When Can Kids Get The COVID-19 Vaccine — And What Should Parents Know Now?

Pfizer intends to seek FDA authorization for COVID vaccines in children age 5 to 11 ASAP. Here's what parents need to know.
Pfizer intends to seek FDA authorization for COVID vaccines in children age 5 to 11 ASAP. Here’s what parents need to know.

Pfizer said on Monday that its two-dose COVID vaccine works for children ages 5 to 11 and that it plans to seek authorization from regulatory agencies as soon as possible.

If the regulatory review goes smoothly, young kids could start rolling up their sleeves relatively soon. What does that mean for parents and children right now? And what, if anything, should they do to prepare? Here’s what you need to know.

Vaccines should be available within a month or two

Again, Pfizer has indicated that it will apply to the Food and Drug Administration to use the vaccine in younger children “with urgency.” But there’s no set timeline for how long that review process will take.

So despite media reports claiming with some certainty that children could be widely immunized by Halloween, experts say it is still not clear when emergency use authorization will come through. And it’s not exactly the same in kids and grownups. The dose of the Pfizer vaccine is 30 micrograms for those 12 and up; the dose for children ages 5 to 11 is much smaller: 10 micrograms.

“Even though there are people saying when it’s going to be available, we just don’t know,” said Dr. Janet Englund, director of the Seattle Children’s Pediatric Infectious Disease Research Group. “It’s the FDA and ACIP [Advisory Committee on Immunization Practices] who decide. Even though things are looking really good, it will be weeks or months.”

The most specific guess Englund would hazard? “I’m convinced we’ll have widespread vaccination for children in 2021,” she said.

The rollout should NOT be as rocky as it was with adults

The initial COVID vaccine rollout in adults in the United States was not particularly well-coordinated, but experts anticipate the process will go much more smoothly when it’s time to immunize younger kids.

For one, there just aren’t as many of them. Kids only make up about 20% of the United States population, and kids age 5 to 11 are an even smaller group.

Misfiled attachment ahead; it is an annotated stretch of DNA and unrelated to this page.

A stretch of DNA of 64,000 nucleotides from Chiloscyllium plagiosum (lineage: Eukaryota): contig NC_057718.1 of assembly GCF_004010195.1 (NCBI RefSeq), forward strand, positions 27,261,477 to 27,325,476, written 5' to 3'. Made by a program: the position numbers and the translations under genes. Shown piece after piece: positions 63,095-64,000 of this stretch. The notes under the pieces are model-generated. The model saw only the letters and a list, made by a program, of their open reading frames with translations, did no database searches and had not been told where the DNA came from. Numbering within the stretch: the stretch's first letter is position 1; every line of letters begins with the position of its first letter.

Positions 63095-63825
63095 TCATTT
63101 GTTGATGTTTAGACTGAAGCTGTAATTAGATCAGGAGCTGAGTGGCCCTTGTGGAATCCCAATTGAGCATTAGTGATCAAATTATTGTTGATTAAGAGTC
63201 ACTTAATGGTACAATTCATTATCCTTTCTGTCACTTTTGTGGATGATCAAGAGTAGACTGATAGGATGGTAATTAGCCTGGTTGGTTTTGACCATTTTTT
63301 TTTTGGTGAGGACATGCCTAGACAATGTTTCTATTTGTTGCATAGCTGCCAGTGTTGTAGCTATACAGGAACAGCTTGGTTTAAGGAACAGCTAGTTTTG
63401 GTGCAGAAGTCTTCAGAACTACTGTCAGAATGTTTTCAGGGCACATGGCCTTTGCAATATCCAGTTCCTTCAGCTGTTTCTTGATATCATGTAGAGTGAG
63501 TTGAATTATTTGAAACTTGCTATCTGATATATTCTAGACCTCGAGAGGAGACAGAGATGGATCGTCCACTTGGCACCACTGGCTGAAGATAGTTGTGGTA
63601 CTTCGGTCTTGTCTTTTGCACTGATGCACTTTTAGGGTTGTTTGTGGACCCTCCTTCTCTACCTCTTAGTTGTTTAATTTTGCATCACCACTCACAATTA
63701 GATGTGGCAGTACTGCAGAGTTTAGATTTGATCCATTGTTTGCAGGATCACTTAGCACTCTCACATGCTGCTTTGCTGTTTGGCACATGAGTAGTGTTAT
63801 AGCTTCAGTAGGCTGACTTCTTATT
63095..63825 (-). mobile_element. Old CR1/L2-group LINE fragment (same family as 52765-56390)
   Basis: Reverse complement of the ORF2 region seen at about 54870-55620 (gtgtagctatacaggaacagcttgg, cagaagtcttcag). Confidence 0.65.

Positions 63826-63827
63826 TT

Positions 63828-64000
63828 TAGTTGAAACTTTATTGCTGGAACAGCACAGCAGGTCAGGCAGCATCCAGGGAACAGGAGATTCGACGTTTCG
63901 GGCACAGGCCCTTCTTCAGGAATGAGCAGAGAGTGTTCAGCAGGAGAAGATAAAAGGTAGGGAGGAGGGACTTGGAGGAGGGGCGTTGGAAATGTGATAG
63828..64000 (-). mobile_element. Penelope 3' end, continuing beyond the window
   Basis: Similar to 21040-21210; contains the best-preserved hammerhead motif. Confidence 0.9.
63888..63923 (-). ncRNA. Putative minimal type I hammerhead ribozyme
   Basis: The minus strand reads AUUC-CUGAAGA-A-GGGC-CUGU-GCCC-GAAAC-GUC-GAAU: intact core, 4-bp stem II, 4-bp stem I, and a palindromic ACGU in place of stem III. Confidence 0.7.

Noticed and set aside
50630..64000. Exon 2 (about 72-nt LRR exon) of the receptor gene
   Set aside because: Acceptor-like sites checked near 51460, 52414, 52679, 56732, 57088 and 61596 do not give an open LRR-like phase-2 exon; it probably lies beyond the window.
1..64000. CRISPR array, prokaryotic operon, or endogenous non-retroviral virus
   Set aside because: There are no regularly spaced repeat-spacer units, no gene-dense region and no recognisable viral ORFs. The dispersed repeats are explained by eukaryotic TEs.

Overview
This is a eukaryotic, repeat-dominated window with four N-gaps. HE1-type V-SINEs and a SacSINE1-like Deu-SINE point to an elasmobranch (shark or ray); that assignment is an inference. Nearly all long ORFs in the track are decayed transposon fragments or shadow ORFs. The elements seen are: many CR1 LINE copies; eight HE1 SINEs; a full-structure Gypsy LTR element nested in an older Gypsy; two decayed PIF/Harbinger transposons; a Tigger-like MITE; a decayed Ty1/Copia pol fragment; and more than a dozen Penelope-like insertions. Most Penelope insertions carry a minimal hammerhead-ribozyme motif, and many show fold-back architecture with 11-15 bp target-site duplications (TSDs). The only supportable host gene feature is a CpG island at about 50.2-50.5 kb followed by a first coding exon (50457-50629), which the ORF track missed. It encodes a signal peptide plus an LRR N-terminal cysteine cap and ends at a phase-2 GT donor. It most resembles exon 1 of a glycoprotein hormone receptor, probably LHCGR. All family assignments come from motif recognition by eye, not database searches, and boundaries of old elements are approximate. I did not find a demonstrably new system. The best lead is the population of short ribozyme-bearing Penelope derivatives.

“I don’t anticipate as big a concern about getting appointments, just because we don’t have as many humans to try and vaccinate at once as we have had previously,” said Dr. Mundeep Kainth, a pediatric infectious disease specialist from Cohen Children’s Medical Center in New York. “We are better at it and more efficient at it too.”

Like adults and adolescents, children are likely to get vaccinated at pharmacies and community vaccination sites — including schools. The Biden administration has also announced plans to get the vaccine to more primary care physicians, including pediatricians. So it’s possible children will be able to get their shots with their doctor.

“The hope is that children will be able to be immunized in private care offices,” Englund said, but that depends on the vaccine formulation and storage and handling requirements.

“Pediatricians will be ready,” said Dr. Sonja Rasmussen, professor in the departments of pediatrics and epidemiology at the University of Florida College of Medicine, who mentioned a recent conversation she’d had with a fellow pediatrician who is helping to plan her hospital’s rollout. “They’re already thinking about whether they can have drive-through clinics, how they can increase appointments, how they can have availability for kids to get vaccinated.”

Get your child a flu shot now

It’s absolutely safe for those 12 and up to get a flu shot and a COVID shot (whether an initial dose or booster) at the same time, according to the Centers for Disease Control and Prevention (CDC).